Without proper strategy and planning, it’s almost impossible to guarantee success for a business initiative. Robotic process automation (RPA) is no exception. RPA lets people, robots, and systems come together seamlessly to achieve an efficient, scalable, and flexible enterprise, and many businesses are eager to take advantage of this transformative technology. But rushing into automation without an effective strategy leads to disappointing results and even failure.
Before you get too deep into your RPA journey, it’s important to understand the people, processes, and infrastructure needs that guarantee successful RPA adoption.
Put People First When Working with Robots
You may be transitioning to a digital workforce, but your human team is still the key to a successful transformation. Putting together the right cross-functional operations team lays the foundation for your Automation Center of Excellence (CoE). Most companies have islands of automation—individuals using automation tools to make their jobs easier. But to successfully adopt and scale RPA, you need to find where automation is happening and where it is not and make a plan to bring it all together as one project through an Automation CoE.
Your initial CoE team may contain only one or two people to start with—ideally someone with business skills and someone with technical skills—while your company is working towards a few initial automation successes. Once initial success is achieved, your initial RPA team members can start reaching out to the various departments to ask what sorts of work they are doing regularly for 30 minutes or more each day where automation might help.
The core team members in a proper CoE come from three backgrounds—business analysts, IT, and operations. The business analysts document the process and assess the impact, IT builds out the automation in the most efficient way possible, and operations is involved in testing and monitoring production to ensure all is well. Then this CoE committee reviews automation opportunities, prioritizes new processes, and determines if there is enough ROI and time saved to move on.
Understand the Best Processes for RPA Adoption
As the CoE team starts looking to adopt RPA across the organization, you’ll learn that not all processes are created equal. Some processes can’t be fully automated, but there is still some level of automation to be achieved. A fully or partially attended process means that the process must be watched and possibly interacted with at certain points. Transactions must be visually verified before completion or possibly a credential such as a captcha or keyfob security value must be entered for the task to continue.
In these types of tasks, the idea is to reduce overall transaction time by finding parts of the process that can be automated, like screen navigation, data entry, or duplicate data elimination. An example ROI for this type of task might mean that a team can process 2 to 3 times more work with the same staff level so the business can grow faster.
Unattended tasks are background workflows that can run without user input and can be scheduled to run on a regular basis without user intervention. These may be a combination of user interface driven applications and API driven components such as file transfers and reading input from a database or an Excel or CSV file. Another example is receiving an email and triggering custom processing.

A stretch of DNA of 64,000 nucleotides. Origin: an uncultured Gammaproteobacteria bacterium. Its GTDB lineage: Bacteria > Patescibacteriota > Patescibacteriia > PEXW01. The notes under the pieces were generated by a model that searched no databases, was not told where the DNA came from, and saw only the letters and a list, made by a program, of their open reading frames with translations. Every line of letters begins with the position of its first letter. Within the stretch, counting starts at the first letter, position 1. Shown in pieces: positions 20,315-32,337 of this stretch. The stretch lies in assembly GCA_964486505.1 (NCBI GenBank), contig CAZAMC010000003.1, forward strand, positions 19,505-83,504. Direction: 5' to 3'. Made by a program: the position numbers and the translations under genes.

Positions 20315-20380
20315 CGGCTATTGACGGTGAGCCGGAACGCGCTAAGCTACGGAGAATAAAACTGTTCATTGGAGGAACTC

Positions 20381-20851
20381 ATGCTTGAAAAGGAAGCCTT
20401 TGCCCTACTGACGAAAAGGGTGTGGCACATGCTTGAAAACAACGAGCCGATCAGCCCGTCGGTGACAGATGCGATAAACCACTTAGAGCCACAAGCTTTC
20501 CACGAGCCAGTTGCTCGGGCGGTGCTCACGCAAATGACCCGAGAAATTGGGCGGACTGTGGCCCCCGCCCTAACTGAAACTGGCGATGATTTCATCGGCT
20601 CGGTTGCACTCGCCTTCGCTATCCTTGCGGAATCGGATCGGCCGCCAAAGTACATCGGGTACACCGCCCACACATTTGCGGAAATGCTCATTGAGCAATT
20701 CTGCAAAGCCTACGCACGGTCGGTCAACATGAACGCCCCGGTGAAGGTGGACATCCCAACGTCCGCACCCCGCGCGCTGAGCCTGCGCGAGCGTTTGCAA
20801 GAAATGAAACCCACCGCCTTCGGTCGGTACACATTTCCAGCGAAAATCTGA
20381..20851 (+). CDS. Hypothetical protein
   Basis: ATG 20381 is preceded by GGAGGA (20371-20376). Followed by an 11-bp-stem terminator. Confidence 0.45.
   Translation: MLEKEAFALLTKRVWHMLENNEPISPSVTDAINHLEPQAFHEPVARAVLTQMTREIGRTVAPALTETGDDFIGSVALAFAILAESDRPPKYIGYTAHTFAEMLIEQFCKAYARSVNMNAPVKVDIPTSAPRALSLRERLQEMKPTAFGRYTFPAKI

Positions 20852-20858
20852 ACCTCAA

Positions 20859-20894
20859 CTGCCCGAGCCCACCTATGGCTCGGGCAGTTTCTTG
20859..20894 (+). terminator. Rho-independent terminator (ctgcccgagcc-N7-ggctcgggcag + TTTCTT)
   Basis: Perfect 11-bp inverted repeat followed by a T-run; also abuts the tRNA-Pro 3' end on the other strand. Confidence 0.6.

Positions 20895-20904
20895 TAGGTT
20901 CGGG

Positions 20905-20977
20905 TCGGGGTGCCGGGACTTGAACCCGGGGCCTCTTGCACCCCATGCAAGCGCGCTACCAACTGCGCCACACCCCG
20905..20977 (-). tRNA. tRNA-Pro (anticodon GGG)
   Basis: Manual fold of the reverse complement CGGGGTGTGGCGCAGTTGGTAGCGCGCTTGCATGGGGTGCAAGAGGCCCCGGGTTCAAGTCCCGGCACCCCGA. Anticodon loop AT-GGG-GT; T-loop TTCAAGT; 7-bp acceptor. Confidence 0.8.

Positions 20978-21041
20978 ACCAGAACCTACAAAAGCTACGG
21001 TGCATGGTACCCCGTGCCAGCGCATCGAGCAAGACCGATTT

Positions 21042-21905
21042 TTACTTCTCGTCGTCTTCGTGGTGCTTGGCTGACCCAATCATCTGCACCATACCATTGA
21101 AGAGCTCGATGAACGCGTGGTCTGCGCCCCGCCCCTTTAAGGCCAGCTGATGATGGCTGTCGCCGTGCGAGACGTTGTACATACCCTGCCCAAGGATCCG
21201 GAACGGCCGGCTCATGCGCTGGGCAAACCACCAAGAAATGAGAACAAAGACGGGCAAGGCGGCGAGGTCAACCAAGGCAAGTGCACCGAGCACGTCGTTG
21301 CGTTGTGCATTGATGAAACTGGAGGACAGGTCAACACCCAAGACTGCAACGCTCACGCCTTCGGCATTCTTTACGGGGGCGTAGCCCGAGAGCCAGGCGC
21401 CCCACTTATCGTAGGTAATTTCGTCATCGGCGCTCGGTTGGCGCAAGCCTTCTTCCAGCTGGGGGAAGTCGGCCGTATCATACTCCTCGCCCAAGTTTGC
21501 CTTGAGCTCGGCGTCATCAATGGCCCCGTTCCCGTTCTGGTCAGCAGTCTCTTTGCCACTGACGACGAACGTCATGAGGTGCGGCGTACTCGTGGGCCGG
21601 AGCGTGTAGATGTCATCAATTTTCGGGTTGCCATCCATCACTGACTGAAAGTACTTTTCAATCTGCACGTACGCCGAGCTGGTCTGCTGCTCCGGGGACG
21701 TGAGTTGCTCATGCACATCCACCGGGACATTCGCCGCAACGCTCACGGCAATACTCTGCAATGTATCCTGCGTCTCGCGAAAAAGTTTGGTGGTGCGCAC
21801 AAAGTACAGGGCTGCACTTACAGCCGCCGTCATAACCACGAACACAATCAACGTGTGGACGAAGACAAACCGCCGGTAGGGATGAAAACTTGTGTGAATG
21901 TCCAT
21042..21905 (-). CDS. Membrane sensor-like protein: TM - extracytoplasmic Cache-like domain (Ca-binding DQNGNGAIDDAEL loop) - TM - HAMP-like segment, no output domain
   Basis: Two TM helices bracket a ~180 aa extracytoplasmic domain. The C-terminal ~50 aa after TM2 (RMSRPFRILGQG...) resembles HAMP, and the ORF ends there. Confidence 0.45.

Whether your process is attended or unattended, there’s always room to streamline, no matter your RPA approach. But identifying the right processes that will bring you the highest ROI is key in ensuring your RPA project is successful. Keep in mind that as you expand your automation footprint in your organization, the time will come to automate a mix of the different types of workflows. Develop best practices to make sure that you can re-use your automation by breaking your processes apart into re-usable portions to save time creating workflows.
Infrastructure Needs For Scaling With RPA
Your CoE is only as good as its technological foundation. Making good choices about systems and infrastructure sets the stage for rapid growth and prevents issues down the road. If you follow the same development best practices for your automation as you would for your other critical systems you’ll be on the right path—test everything, monitor usage and changes, and measure and evaluate results.
If your automation solution will eventually be running key processes across the entire enterprise, it’s critical to protect it from downtime with high availability and disaster recovery. It’s also important to consider that as your automation efforts grow, there will be more and more employees needing access to the automation tool. Make sure you have role-based security in place so that employees only have the access they need. Some may need to execute workflows but shouldn’t be able to edit them, while view-only access will be adequate for others.
The more people using your automation tool, the more necessary it is to have audit logs of everything created, edited, or run. A high volume of automated processes also requires robust error handling and notifications. All tasks and workflows should be designed to report on failures with real-time notifications so that issues can be resolved immediately.
Training is also a critical piece of your CoE infrastructure. Organizations purchase an RPA solution to solve an immediate problem, but don’t realize many of the other capabilities the product has and miss out on how it can streamline other workflows across the business. Training gives you the knowledge to get more use out of the application and give you a quicker return on your investment.
In The Business Leader’s Handbook for Building an Automation Center of Excellence, go beyond the basics of CoE’s and dive deeper into why your organization should adopt a CoE framework.